By Arielle Hawkins, CNN
Here's the Belief Blog’s morning rundown of the top faith-angle stories from around the United States and around the world. Click the headlines for the full stories.
From the Blog:
CNN: iReporters: 5 life lessons from the Hajj
Millions of Muslims began the Hajj pilgrimage in Saudi Arabia on Wednesday, which represents one of the largest annual human gatherings on the planet. The Hajj is one of the five pillars of Islam, a journey every Muslim is expected to take in his or her lifetime if the person is physically and financially able. Our iReport team asked pilgrims who have performed the Hajj about how the experience changed them – and for their advice to those undertaking the pilgrimage for the first time. The result is a mix of spiritual and practical life lessons that transcend Islam.
CNN: 1 killed in shooting at Georgia megachurch
World Changers Church International in suburban Atlanta became a crime scene Wednesday when a gunman entered and began shooting, killing one, police said. The golden-domed megachurch, which claims about 30,000 members, is led by well-known prosperity minister Creflo Dollar. There were about 25 people in the church when the shooting happened, police spokeswoman Cpl. Kay Lester said.
Some readers thought we went too far by asking why some thought President Barack Obama was the "wrong kind of Christian."
CNN: Look at Obama’s faith draws criticism, praise
People have all sorts of questions for presidential candidates in an election year. But there was one question I asked last weekend that scores of readers griped about: Why do so many people doubt President Barack Obama’s faith? Obama has talked publicly about his faith for years, but doubts persist. Why? Was it race? Was he a different kind of Christian than his predecessors? How can anyone judge whether another person is a Christian?
Belief on TV:
Huffington Post: Einstein 'God Letter' Sold On eBay For Just Over $3 Million
Albert Einstein's "God Letter" was sold for $3,000,100 to an anonymous online bidder. According to eBay, there were only two bids on the historic document, but the competition was enough to bump the sale to just above the asking price of $3 million, i09 notes.
Catholic News Service: Pope names six new cardinals, including US Archbishop Harvey
Pope Benedict XVI surprised pilgrims in St. Peter's Square Oct. 24 by announcing he would create six new cardinals, including 63-year-old U.S. Archbishop James M. Harvey, prefect of the papal household, in late November.
Religion News Service: Mormon missionary applications soar by 471 percent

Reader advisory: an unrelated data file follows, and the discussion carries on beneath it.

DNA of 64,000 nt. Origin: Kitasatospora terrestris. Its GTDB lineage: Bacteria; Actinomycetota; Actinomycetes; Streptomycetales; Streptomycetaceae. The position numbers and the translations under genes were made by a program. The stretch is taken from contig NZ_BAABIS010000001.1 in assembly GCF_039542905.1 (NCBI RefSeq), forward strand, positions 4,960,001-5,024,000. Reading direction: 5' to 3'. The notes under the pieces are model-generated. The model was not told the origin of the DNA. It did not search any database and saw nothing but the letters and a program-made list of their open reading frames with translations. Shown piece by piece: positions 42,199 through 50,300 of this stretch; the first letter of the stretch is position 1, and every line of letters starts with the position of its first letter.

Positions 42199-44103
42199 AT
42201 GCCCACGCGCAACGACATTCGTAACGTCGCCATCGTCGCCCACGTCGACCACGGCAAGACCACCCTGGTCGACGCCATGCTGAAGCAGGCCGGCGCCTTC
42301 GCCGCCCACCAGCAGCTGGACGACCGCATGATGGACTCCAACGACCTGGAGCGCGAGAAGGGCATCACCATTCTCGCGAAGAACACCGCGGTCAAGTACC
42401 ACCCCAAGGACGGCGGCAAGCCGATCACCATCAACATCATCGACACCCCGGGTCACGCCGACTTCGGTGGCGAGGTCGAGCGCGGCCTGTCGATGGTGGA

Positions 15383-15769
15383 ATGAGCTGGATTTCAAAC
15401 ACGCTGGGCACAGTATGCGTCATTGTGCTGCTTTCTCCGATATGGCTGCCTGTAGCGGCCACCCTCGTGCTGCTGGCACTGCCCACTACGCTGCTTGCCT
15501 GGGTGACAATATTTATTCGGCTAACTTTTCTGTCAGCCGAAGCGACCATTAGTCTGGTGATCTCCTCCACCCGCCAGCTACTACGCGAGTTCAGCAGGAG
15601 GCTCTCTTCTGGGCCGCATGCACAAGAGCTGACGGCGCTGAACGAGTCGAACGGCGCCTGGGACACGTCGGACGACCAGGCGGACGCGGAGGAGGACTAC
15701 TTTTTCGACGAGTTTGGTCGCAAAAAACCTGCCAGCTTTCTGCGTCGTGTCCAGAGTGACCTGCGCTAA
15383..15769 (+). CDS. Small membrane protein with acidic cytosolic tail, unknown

Just two weeks since Mormon President Thomas S. Monson announced that young men could go on full-time missions for the Church of Jesus Christ of Latter-day Saints at age 18 (down from 19) and young women could go at 19 (down from 21), the Utah-based church has seen applications skyrocket from an average of 700 a week to 4,000 a week.
The Guardian: Nazi buddha from space might be fake
The narrative was, perhaps, just a little too good to be true. When news broke last month of the so-called "buddha from space" – a swastika-emblazoned statue, apparently 1,000 years old, that had been carved out of a meteorite and looted by a Nazi ethnologist – the world was enthralled. There were only, it turns out, a few slight catches. According to two experts who have since given their verdict on the mysterious Iron Man, it may have been a European counterfeit; it was probably made at some point in the 20th century; and it may well not have been looted by the Nazis. The bit about the meteorite, though, still stands.
Huffington Post: Knock-Knock-Knocking On Hell's Door
Keenan Roberts didn't invent the idea of scaring Christian youth into salvation, but he has done more than anyone else to turn it into an industry. For $299–and with the Denver-based pastor's approval–you can build your own "Hell House," complete with theatrical scenes of teen suicides and gay marriages gone wrong.
Excerpt of the Day:
The view that only heterosexual couples should be entitled to play the role of spouse within the institution of marriage is inconsistent with the principle that we should love our neighbors as ourselves.
Tenzin Norbu, author, radio host, and retired philosophy professor in his article “The Bodhisattva's View of Same-Sex Marriage”
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The divide between social justice Catholics and social issues Catholics became most evident during this years debate between Vice President Joe Biden and Rep. Paul Ryan.
CNN: Survey: Catholics divided on political issues, as adherent numbers decline
As important as the Catholic vote is in the 2012 election, a new survey finds that the group is far from monolithic and is not largely focused on the issues that get a lot of attention from church leaders – abortion and gay marriage. Among the Catholics surveyed by the Public Religious Research Institute, 60% believe the Church should focus more on social justice issues and their obligation to the poor, even if it means focusing less on social issues like abortion and right to life. Thirty-one percent say the opposite – they favor social issues over social justice issues.